Does the addition of antidepressant medications to cognitive therapy (CT) have an iatrogenic effect that interferes with CT's known enduring effect on depression? Might the combination possibly prolong the length of the underlying episode?  In his talk, Dr. Hollon presented his research findings, which raise concerns that cognitive therapy provided in combination with medication does little to prevent recurrence of depression. Read more about the presentation here.

Video: Berkeley Professor Calvin Morrill Presents on Youth Resilience in High Poverty Schools

Tay Gavin Erickson Lecture Series — The Center for Research on Families welcomed Calvin Morrill, PH.D, who presented "Navigating Conflict: How Youth Handle Trouble in a High-Poverty School" on Friday, 12/8//17.

The presentation focused on the social ingenuity with which teens informally and peacefully navigate strife-ridden peer trouble. Based on 16 years of ethnographic fieldwork in an multi-ethnic and multiracial, high-poverty school in the American southwest, the research complicates our vision of urban youth, along the way revealing the resilience of students in the face of the carceral disciplinary tactics.  Read more about the presentation here.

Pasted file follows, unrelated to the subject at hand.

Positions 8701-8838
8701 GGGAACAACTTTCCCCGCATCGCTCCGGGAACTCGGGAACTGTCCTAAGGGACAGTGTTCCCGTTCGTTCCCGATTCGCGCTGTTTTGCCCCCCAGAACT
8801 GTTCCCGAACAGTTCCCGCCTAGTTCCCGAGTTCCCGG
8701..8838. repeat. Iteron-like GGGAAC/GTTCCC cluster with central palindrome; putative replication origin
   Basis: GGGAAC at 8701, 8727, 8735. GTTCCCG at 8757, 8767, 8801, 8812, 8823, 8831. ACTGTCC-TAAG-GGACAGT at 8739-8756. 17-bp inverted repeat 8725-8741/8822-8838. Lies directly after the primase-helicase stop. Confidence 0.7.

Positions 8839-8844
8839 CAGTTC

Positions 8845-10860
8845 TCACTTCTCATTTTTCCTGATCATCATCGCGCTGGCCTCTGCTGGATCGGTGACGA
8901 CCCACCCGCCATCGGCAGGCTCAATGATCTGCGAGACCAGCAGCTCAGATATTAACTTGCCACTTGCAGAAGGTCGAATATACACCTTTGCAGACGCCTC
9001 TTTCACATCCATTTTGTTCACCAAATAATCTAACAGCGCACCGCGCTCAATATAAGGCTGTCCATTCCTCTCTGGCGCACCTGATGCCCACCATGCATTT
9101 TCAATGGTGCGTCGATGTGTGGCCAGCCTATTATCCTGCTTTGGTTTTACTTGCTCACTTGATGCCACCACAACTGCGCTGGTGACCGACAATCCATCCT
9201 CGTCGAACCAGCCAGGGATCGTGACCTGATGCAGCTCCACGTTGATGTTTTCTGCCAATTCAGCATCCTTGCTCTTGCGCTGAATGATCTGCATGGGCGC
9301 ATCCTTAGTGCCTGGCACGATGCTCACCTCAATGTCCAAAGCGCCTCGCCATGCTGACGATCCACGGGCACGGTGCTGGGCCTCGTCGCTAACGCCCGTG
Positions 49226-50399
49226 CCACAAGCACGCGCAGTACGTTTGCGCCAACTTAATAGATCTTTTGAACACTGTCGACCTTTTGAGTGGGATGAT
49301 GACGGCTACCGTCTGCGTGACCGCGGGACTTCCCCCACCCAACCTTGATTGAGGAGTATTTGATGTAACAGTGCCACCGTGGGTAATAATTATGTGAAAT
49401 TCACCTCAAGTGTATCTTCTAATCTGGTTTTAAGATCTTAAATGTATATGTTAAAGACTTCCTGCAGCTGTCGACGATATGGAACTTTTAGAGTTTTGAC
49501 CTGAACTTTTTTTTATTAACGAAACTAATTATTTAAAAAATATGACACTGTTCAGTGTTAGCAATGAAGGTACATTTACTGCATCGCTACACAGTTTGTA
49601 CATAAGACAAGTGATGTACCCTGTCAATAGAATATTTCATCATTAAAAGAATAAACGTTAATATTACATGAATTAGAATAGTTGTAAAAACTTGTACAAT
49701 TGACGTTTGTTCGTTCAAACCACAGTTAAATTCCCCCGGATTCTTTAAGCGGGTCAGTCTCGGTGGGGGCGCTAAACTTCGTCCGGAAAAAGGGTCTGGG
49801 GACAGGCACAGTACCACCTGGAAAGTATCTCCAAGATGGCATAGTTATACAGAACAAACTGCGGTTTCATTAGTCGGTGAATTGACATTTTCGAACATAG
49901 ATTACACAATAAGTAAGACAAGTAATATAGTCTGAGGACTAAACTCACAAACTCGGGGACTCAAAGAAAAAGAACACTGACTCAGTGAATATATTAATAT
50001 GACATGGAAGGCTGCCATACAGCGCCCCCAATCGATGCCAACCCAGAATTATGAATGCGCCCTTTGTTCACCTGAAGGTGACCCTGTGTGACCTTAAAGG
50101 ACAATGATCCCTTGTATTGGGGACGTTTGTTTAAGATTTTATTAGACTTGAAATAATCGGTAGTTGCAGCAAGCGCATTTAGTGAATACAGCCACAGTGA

Jamie Rowen (FRS '17-'18) Weighs in on Recent Lecture About Nuclear Prohibition Treaty

Jamie Rowen recently responded to the presentation from Richard Moyes, co-founder of the non-profit organization Article 36, as well as member of the International Campaign to Abolish Nuclear Weapons, who presented a lecture concerning international weapons law in the Commonwealth Honors College Events Hall on 12/5/17, saying the presentation was very “thought provoking,” and that it was very good for students to hear. Rowen also reflected on the effect of the nuclear prohibition treaty on the movement to remove nuclear weapons from our society. “We should celebrate every achievement,” Rowen said, “but also maintain a self-perspective about what the effects of the treaty are.” The lecture, titled, “Deciding How We Are Allowed to Kill Each Other: Controlling Weapons in International Law,” explored the process in creating the recent Treaty on the Prohibition of Nuclear Weapons, a piece of legislation recently passed in the United Nations. Read more about the presentation here